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Caesar Must Die (2012)
"Cesare deve morire" (original title)

 -  Drama  -  2 March 2012 (Italy)
7.3
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Ratings: 7.3/10 from 3,416 users   Metascore: 77/100
Reviews: 15 user | 125 critic | 20 from Metacritic.com

Inmates at a high-security prison in Rome prepare for a public performance of Shakespeare's "Julius Caesar."

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(play), (screenplay), 1 more credit »
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Cast

Cast overview:
Cosimo Rega ...
Cassio
Salvatore Striano ...
Bruto
Giovanni Arcuri ...
Cesare
Antonio Frasca ...
Marcantonio
Juan Dario Bonetti ...
Decio
Vincenzo Gallo ...
Lucio
Rosario Majorana ...
Metello
Francesco De Masi ...
Trebonio
Gennaro Solito ...
Cinna
Vittorio Parrella ...
Casca
Pasquale Crapetti ...
Legionary
Francesco Carusone ...
Fortune Teller
Fabio Rizzuto ...
Stratone
Fabio Cavalli ...
Theatre Director
Maurilio Giaffreda ...
Ottavio
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Storyline

In Rebibbia Prison in Italy, its inmate theatre program puts on a well received production of William Shakespeare's Julius Caesar. The film goes back several months earlier as the coordinators announces the play as the program's production of the year. With that project set, we see its creation as the cast is auditioned and selected for this artistic challenge. As they rehearse, the prisoners, many of whom are long termers and lifers for serious crimes, find that the classic play has both a striking resonance and contrast to their confined lives. Written by Kenneth Chisholm (kchishol@rogers.com)

Plot Summary | Add Synopsis

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Drama

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Release Date:

2 March 2012 (Italy)  »

Also Known As:

Cesare deve morire  »

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1.85 : 1
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Did You Know?

Trivia

The official submission of Italy to the Best Foreign Language Film for the 85th Academy Awards 2013. See more »

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Featured in Film 2014: Episode dated 27 February 2013 (2013) See more »

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User Reviews

 
Shakespeare in Prison
5 December 2012 | by (Denmark) – See all my reviews

Unable to snap up a ticket for this during Berlinale Film Festival (where it also won the grand prize), I've been itching to see Caesar Must Die (Cesare deve morire) for quite some time now. The latest from veteran Italian duo, Paolo and Vittorio Taviani (Padre Padrone, Kaos), it's a documentary-fiction hybrid observing the rehearsals and final performance of William Shakespeare's Roman masterpiece 'Julius Caesar'. What makes this movie noteworthy is it's idiosyncratic formalities: the play is being performed from Rome's high security Rebibbia Prison, and the players are it's incarcerated residents: an ensemble cast of murderers, drug dealers and thieves.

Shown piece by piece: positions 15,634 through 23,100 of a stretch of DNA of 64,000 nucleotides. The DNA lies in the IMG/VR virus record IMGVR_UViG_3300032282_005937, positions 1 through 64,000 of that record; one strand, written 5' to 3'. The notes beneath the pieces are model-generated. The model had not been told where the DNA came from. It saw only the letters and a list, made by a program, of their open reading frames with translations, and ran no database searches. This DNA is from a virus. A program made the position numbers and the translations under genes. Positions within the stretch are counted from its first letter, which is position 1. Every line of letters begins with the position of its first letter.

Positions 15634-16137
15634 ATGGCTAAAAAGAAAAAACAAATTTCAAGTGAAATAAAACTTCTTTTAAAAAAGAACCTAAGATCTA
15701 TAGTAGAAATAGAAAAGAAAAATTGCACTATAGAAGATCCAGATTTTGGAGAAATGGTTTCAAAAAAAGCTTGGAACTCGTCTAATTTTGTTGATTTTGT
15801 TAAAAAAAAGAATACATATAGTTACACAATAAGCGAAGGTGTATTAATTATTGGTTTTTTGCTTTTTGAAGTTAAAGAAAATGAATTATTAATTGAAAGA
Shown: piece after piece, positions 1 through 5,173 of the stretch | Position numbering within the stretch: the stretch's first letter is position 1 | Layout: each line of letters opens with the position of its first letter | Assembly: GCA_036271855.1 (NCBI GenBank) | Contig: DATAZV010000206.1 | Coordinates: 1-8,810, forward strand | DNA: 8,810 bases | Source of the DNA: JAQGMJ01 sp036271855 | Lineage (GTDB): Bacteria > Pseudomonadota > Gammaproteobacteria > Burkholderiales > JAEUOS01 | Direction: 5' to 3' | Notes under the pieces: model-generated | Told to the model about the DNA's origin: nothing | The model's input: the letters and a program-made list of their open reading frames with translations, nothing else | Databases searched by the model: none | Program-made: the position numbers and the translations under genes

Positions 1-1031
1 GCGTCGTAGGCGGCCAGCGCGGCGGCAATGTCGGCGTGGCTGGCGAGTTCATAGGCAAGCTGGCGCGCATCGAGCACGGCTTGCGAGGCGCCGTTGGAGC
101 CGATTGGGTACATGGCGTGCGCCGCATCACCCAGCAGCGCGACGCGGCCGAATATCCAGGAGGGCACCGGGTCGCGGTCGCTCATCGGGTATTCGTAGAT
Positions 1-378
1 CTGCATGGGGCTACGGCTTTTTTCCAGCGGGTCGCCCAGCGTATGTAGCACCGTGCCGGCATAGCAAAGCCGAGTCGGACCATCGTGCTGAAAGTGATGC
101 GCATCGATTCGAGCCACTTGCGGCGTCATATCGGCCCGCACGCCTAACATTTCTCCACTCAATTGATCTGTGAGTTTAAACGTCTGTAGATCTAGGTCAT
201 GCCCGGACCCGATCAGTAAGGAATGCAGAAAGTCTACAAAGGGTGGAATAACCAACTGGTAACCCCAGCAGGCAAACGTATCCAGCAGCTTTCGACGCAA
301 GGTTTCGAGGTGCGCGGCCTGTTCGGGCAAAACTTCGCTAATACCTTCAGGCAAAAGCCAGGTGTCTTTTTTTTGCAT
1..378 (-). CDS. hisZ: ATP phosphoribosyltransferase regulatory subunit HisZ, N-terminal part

The brothers waste no time with needless exposition on the inmates' backstories or crimes. Instead, the pair focus, with brutal proximity, how these criminals connect with the words of "The Bard". Aside from the final, veracious performance, it's all shot in stylised black and white, as we see the production being set up, the rehearsals in the prison courtyard, and the delicate moments these wrongdoers spend behind cell bars. As is often the case with the Taviani's back-catalogue, there's moments filmed in tender close-ups; loading objects such as an empty chair or a wooden sword an implausible subtext.

That meta-narrative carries over to the inmates themselves, and ends up confusing us. Not only are they performers in the Shakespearean sense, it quickly becomes clear that they are being presented as poetical cyphers of their real life criminal selves. It's a shameful attempt at allegory – expressing how the elder words of Shakespeare relate to contemporary penal society, and in doing so removes any sense of empathy we would have otherwise had for the inmates.

Although the "play-within-a-film" gimmick is a good one, it's hardly original (Charlie Kaufman's Synecdoche, New York and Canadian filmmaker John Greyson's Lillies are both really worth a look). It's also not the best part of Caesar Must Die. With such astounding performances and beautiful adaptation of Shakespeare's words, one wishes that the Tatvianis abandoned the ostentatious stunts and luscious monochrome display, and instead focused plainly on documenting these ostracised people. An extraordinary, grotesque bunch, who find happiness, solidarity and hope in creative expression.

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